Trump’s Anti-Mail-in Ballot Position Backfiring?

Are Republicans eschewing absentee voting?

President Trump and many of his surrogates have been relentlessly attacking mail-in voting for some time now. This may have an unintended consequence, as WaPo reports: Trump’s attacks on mail voting are turning Republicans off absentee ballots.

In several primaries this spring, Democratic voters have embraced mail ballots in far larger numbers than Republicans during a campaign season defined by the coronavirus pandemic. And when they urge their supporters to vote by mail, GOP campaigns around the country are hearing from more and more Republican voters who say they do not trust absentee ballots, according to multiple strategists. In one particularly vivid example, a group of Michigan voters held a public burning of their absentee ballot applications last month.

The growing Republican antagonism toward voting by mail comes even as the Trump campaign is launching a major absentee-ballot program in every competitive state, according to multiple campaign advisers — a delicate balancing act, considering what one strategist described as the president’s “imprecision” on the subject.

“It’s very concerning for Republicans,” said a top party operative, who like several others interviewed spoke on the condition of anonymity to avoid drawing Trump’s ire. “I guarantee our Republican Senate candidates are having it drilled into them that they cannot accept this. They have to have sophisticated mail programs. If we don’t adapt, we won’t win.”

While it is true that Trump has stated that absentee voting is fine (after all, he, Pence, and the White House Press Secretary have all done it), he has been doing his best to demonize mail-in voting. The major problem is, of course, that absentee voting is mail-in voting and that the real issue that Trump objects to is the scale of mail-in voting in some states (or as had been proposed to deal with the Covid-19 pandemic).

But with the blunt instrument of tweets like this, it is no surprise if some GOP voters rightly connect absentee ballots to mail-in ballots (even as they incorrectly accept Trump’s assertions of the alleged pathologies of voting by mail):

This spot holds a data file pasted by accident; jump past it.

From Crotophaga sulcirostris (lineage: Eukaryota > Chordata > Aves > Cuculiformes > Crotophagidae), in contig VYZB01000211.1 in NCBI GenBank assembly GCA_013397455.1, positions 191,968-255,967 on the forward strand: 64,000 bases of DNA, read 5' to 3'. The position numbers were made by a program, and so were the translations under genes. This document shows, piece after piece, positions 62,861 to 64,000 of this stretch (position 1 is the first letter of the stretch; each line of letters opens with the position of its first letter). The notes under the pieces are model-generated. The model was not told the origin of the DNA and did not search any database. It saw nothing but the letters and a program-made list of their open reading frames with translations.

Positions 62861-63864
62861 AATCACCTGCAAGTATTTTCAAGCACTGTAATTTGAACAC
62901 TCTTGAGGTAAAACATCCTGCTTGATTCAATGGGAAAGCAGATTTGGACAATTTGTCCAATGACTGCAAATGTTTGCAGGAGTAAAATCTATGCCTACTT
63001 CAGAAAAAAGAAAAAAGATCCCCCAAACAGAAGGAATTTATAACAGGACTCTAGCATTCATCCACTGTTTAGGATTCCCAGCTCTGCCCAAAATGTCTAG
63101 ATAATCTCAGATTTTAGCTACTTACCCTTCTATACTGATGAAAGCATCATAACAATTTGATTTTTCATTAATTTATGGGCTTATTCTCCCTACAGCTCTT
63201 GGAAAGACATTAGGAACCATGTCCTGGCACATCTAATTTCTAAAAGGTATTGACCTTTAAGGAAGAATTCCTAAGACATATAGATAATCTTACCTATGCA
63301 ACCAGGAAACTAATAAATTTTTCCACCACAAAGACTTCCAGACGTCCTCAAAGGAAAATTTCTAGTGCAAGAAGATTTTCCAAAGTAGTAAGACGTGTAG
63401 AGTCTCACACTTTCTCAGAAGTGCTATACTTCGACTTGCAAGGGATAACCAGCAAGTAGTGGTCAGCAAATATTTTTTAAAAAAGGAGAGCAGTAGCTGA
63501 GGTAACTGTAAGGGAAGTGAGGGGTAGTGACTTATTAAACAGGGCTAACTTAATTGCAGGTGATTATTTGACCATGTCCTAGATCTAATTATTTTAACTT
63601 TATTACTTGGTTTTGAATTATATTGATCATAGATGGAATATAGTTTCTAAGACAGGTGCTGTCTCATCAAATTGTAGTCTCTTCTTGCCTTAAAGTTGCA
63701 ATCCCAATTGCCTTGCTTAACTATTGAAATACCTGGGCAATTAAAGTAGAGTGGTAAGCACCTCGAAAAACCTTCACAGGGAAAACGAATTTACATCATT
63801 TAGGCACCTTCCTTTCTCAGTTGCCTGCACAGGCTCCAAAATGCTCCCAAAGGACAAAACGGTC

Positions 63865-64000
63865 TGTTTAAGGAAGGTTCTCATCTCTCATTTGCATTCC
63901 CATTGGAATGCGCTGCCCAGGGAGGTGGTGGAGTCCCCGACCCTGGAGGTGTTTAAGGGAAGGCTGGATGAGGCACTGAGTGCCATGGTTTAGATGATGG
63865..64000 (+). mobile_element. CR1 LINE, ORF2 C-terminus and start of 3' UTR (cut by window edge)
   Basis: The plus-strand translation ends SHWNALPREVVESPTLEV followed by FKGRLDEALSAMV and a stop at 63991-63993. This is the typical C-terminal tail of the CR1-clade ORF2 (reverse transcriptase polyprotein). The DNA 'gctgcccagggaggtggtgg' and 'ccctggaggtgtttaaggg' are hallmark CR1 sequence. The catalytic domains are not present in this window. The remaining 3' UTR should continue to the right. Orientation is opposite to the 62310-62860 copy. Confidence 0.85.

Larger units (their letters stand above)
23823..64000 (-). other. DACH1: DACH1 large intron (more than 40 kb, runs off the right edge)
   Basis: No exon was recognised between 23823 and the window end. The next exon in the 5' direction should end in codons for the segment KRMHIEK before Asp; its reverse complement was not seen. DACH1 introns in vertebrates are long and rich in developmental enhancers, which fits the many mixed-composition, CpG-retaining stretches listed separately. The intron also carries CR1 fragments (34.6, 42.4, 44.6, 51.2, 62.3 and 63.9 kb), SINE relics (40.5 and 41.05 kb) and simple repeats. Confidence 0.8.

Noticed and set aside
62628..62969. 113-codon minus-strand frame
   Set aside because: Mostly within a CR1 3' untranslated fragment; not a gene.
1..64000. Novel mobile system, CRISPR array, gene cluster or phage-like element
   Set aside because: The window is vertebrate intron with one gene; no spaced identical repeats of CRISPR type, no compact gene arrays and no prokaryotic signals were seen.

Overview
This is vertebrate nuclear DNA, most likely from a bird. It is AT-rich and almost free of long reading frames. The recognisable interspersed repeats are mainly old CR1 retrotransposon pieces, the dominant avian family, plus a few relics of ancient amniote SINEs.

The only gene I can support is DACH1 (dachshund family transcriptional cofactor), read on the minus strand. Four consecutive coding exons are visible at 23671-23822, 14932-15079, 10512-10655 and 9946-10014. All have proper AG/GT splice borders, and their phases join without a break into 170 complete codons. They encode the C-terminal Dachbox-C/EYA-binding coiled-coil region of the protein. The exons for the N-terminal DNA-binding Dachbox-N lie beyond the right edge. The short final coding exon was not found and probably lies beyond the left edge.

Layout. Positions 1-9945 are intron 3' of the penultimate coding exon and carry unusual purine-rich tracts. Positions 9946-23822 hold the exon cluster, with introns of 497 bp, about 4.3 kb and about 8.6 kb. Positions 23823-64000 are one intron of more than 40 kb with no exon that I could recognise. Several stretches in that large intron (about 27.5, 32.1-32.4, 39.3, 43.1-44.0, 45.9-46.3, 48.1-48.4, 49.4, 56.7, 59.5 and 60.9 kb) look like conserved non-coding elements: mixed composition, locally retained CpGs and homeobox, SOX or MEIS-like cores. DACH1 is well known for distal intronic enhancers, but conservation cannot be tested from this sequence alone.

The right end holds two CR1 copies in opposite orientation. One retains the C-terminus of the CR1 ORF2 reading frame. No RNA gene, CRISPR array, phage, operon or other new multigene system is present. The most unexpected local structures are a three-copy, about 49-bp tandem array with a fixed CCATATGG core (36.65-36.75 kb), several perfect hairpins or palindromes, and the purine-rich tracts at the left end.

It is too early to know if this rhetoric will have a substantial effect on GOP voters availing themselves of absentee ballots (or even of the ballot in general in vote-by-mail states. Still, the piece does provide some data that suggests a disparity in some primary voting on a partisan basis (but it is worth remembering that there might be multiple explanations):

In Virginia, 118,000 voters applied for absentee ballots for Democratic primaries June 23, while only 59,000 voters did so for the Republican primary — even though Republicans voted in a statewide Senate primary contest, while Sen. Mark R. Warner (D-Va.) was unopposed for his nomination.

Mail voting also soared in Kentucky’s June 23 primary; only about 10 percent of Democratic votes were cast on the day of the election, while 20 percent of GOP votes were.

Similarly, in Georgia’s June 9 primaries, about 600,000 voters cast mail ballots in Democratic primaries, while about 524,000 did so in Republican contests, according to the Georgia secretary of state’s office.

The piece at least presents a reasonable hypothesis that Trump’s rhetoric could ulimately be damaging his re-election chances, as well as the Republican Party’s fortunes in general.

A potential frustrating side-effect of a November election wherein a lot more Democrats vote absentee than do Republicans will be that such an outcome will only reinforce in the minds of some in the GOP that mail-in voting favors Democrats.

Still, Trump’s approach could very much backfire on him.

Live by the simplism, die by the simplism.

FILED UNDER: 2020 Election, US Politics, , , , , , , , ,
Steven L. Taylor
About Steven L. Taylor
Steven L. Taylor is a Professor of Political Science and a College of Arts and Sciences Dean. His main areas of expertise include parties, elections, and the institutional design of democracies. His most recent book is the co-authored A Different Democracy: American Government in a 31-Country Perspective. He earned his Ph.D. from the University of Texas and his BA from the University of California, Irvine. He has been blogging since 2003 (originally at the now defunct Poliblog). Follow Steven on Twitter


  1. KM says:

    While it is true that Trump has stated that absentee voting is fine

    That’s a distinction without a difference to most MAGAts as voting while not physically present is all the same thing. Don’t expect them to understand nuance or function when the entire push “go do in it person or you’re anti-American”.

    Vote by mail is big out West and in rural areas because there simply aren’t any polling places. Military families are used to it as well. Trump’s lashing out at something many do regularly and see no harm in… when *they* do it.

  2. Teve says:

    In one particularly vivid example, a group of Michigan voters held a public burning of their absentee ballot applications last month.

    I’m going to have a smile on my face for the rest of the day.